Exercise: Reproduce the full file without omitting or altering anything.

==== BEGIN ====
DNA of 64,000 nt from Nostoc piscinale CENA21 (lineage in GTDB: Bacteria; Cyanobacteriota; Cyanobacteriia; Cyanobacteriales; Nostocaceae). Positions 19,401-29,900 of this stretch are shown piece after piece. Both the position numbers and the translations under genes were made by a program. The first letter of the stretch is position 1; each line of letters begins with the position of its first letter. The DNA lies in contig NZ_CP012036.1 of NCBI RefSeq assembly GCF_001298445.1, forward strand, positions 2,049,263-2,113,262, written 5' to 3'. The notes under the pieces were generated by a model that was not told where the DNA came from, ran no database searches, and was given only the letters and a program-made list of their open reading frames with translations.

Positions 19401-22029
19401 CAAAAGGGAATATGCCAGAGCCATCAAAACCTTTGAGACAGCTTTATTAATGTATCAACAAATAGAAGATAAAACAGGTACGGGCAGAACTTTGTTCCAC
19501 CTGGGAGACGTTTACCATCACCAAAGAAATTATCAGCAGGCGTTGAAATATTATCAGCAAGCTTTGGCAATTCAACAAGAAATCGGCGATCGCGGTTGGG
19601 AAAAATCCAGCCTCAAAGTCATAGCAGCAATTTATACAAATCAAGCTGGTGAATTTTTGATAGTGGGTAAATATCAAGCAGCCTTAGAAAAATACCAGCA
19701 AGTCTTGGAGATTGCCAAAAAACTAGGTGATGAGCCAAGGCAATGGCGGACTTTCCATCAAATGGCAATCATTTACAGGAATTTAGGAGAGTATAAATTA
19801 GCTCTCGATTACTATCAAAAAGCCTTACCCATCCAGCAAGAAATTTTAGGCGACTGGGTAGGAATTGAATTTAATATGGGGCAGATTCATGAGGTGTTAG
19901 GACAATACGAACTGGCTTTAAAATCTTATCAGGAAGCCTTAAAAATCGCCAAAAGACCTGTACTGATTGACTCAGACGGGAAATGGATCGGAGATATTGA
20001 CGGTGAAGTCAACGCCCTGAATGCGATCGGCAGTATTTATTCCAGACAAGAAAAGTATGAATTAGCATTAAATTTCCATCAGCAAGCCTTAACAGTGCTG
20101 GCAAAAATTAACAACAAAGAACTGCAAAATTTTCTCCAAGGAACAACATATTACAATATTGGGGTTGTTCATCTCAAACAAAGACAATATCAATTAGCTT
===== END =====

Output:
DNA of 64,000 nt from Nostoc piscinale CENA21 (lineage in GTDB: Bacteria; Cyanobacteriota; Cyanobacteriia; Cyanobacteriales; Nostocaceae). Positions 19,401-29,900 of this stretch are shown piece after piece. Both the position numbers and the translations under genes were made by a program. The first letter of the stretch is position 1; each line of letters begins with the position of its first letter. The DNA lies in contig NZ_CP012036.1 of NCBI RefSeq assembly GCF_001298445.1, forward strand, positions 2,049,263-2,113,262, written 5' to 3'. The notes under the pieces were generated by a model that was not told where the DNA came from, ran no database searches, and was given only the letters and a program-made list of their open reading frames with translations.

Positions 19401-22029
19401 CAAAAGGGAATATGCCAGAGCCATCAAAACCTTTGAGACAGCTTTATTAATGTATCAACAAATAGAAGATAAAACAGGTACGGGCAGAACTTTGTTCCAC
19501 CTGGGAGACGTTTACCATCACCAAAGAAATTATCAGCAGGCGTTGAAATATTATCAGCAAGCTTTGGCAATTCAACAAGAAATCGGCGATCGCGGTTGGG
19601 AAAAATCCAGCCTCAAAGTCATAGCAGCAATTTATACAAATCAAGCTGGTGAATTTTTGATAGTGGGTAAATATCAAGCAGCCTTAGAAAAATACCAGCA
19701 AGTCTTGGAGATTGCCAAAAAACTAGGTGATGAGCCAAGGCAATGGCGGACTTTCCATCAAATGGCAATCATTTACAGGAATTTAGGAGAGTATAAATTA
19801 GCTCTCGATTACTATCAAAAAGCCTTACCCATCCAGCAAGAAATTTTAGGCGACTGGGTAGGAATTGAATTTAATATGGGGCAGATTCATGAGGTGTTAG
19901 GACAATACGAACTGGCTTTAAAATCTTATCAGGAAGCCTTAAAAATCGCCAAAAGACCTGTACTGATTGACTCAGACGGGAAATGGATCGGAGATATTGA
20001 CGGTGAAGTCAACGCCCTGAATGCGATCGGCAGTATTTATTCCAGACAAGAAAAGTATGAATTAGCATTAAATTTCCATCAGCAAGCCTTAACAGTGCTG
20101 GCAAAAATTAACAACAAAGAACTGCAAAATTTTCTCCAAGGAACAACATATTACAATATTGGGGTTGTTCATCTCAAACAAAGACAATATCAATTAGCTT